From Stamps of the World
Bakewell is a small market town and civil parish in the Derbyshire Dales district of Derbyshire, England, well known for the local confection Bakewell pudding (often mistaken for the Bakewell tart).
It is located on the River Wye, about thirteen miles (21 km) southwest of Sheffield. The town is close to the tourist attractions of Chatsworth House and Haddon Hall.
Although there is evidence of earlier settlements in the area, Bakewell itself was probably founded in Anglo Saxon times, when Bakewell was in the Anglian kingdom of Mercia. The name Bakewell means a spring or stream of a man named Badeca (or Beadeca) and derives from this personal name plus the Old English wella. Bakewell Parish Church, a Grade I listed building, was founded in 920 and has a 9th-century cross in the churchyard. The present church was constructed in the 12th and 13th centuries but was virtually rebuilt in the 1840s by William Flockton. By Norman times Bakewell had gained some importance: the town and its church (having two priests) being mentioned in the Doomesday Book and a motte and bailey castle was constructed in the 12th century.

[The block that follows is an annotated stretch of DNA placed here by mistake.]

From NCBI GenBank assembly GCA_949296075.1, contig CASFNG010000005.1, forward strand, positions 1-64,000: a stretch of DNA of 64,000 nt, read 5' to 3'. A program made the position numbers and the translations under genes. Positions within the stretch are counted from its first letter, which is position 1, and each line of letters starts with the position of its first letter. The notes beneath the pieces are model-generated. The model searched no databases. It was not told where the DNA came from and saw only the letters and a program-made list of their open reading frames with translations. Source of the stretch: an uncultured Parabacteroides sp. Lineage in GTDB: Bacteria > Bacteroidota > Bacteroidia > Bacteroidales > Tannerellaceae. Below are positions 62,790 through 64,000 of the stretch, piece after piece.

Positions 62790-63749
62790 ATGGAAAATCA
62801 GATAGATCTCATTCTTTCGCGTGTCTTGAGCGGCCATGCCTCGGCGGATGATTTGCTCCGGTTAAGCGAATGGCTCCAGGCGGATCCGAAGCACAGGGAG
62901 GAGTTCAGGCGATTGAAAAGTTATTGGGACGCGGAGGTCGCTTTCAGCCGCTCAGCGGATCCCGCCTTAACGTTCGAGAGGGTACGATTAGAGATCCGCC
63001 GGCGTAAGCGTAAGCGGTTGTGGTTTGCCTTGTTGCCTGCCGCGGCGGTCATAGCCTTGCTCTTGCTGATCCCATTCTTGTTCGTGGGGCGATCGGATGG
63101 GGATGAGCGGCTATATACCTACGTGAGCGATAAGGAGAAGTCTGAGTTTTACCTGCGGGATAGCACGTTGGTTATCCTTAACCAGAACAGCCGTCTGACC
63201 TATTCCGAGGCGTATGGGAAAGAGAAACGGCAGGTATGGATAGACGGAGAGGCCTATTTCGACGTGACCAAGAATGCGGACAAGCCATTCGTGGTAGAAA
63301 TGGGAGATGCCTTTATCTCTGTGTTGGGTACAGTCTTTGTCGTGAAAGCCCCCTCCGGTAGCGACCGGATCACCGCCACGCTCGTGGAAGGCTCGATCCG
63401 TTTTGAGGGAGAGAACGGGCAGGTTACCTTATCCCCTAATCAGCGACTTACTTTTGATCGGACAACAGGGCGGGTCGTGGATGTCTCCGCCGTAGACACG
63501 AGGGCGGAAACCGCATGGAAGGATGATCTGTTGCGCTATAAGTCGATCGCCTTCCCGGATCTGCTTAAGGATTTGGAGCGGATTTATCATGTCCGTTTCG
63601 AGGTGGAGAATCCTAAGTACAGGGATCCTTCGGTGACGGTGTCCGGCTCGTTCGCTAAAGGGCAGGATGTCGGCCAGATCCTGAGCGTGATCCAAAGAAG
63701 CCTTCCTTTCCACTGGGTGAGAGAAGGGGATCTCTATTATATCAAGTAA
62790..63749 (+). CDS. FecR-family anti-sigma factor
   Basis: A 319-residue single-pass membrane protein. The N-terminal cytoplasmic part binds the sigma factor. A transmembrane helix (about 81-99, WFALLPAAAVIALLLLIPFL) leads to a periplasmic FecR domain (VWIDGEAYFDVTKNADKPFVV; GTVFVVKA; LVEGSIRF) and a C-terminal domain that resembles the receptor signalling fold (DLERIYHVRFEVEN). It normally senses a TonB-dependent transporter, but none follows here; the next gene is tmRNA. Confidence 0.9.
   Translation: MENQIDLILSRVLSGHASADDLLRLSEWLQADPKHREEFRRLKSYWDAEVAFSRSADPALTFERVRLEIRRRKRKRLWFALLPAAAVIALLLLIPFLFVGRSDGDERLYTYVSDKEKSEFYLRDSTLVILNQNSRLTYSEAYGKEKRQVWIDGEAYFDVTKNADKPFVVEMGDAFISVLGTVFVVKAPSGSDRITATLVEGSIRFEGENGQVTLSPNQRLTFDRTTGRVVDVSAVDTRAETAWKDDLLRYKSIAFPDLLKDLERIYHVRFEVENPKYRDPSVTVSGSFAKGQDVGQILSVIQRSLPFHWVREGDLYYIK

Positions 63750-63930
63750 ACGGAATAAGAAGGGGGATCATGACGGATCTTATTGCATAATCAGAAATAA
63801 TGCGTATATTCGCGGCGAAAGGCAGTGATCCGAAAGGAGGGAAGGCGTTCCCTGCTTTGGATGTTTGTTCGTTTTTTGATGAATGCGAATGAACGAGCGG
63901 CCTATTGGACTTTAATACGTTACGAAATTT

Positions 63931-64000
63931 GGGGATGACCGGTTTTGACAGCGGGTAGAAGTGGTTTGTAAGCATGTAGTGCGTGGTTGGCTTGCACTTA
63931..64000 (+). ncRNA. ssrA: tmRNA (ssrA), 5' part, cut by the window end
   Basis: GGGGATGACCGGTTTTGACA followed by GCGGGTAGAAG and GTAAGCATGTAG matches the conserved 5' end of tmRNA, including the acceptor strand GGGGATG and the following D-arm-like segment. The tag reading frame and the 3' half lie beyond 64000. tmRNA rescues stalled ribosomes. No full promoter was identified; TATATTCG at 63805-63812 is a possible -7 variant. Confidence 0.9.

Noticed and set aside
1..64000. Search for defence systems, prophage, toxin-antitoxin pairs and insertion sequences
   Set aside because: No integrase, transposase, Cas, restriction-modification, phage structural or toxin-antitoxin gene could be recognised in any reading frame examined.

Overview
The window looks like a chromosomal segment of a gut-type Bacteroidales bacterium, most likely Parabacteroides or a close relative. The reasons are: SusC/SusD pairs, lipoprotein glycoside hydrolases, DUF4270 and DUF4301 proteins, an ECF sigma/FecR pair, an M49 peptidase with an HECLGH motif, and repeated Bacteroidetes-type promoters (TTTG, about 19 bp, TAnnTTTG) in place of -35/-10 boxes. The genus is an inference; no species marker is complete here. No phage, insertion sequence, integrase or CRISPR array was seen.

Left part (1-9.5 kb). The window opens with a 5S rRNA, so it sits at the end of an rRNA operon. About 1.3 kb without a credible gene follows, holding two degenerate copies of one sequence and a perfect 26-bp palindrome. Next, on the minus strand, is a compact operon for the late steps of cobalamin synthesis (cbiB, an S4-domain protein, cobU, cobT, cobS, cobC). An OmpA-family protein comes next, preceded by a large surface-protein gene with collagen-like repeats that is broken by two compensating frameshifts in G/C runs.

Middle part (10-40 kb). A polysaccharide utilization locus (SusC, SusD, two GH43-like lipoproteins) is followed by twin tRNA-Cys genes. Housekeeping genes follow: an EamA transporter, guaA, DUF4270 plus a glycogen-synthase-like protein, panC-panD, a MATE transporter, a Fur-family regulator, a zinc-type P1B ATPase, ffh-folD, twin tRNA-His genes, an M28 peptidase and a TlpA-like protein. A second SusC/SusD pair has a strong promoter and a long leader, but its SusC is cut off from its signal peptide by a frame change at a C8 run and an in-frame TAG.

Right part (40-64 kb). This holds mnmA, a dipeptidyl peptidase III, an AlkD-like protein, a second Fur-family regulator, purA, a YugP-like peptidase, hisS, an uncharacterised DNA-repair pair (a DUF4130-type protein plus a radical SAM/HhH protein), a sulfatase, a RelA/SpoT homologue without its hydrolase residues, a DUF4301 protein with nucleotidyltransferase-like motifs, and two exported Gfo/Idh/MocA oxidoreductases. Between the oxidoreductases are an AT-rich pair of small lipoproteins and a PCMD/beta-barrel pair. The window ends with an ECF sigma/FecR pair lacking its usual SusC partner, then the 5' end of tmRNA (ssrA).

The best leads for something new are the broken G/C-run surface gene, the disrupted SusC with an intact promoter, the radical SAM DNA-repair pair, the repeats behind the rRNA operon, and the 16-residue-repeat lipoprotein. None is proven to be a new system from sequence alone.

A market was established in 1254, and Bakewell developed as a trading centre. The Grade I listed five-arched bridge over the River Wye at Bakewell was constructed in the 13th century, and is one of the few surviving remnants of this earlier period. A chalybeate spring was discovered, and a bath house built in 1697. This led to an 18th-century bid to develop Bakewell as a spa town, in the manner of Buxton. The construction of the Lumford Mill by Richard Arkwright in 1777 was followed by the rebuilding of much of the town in the 19th century.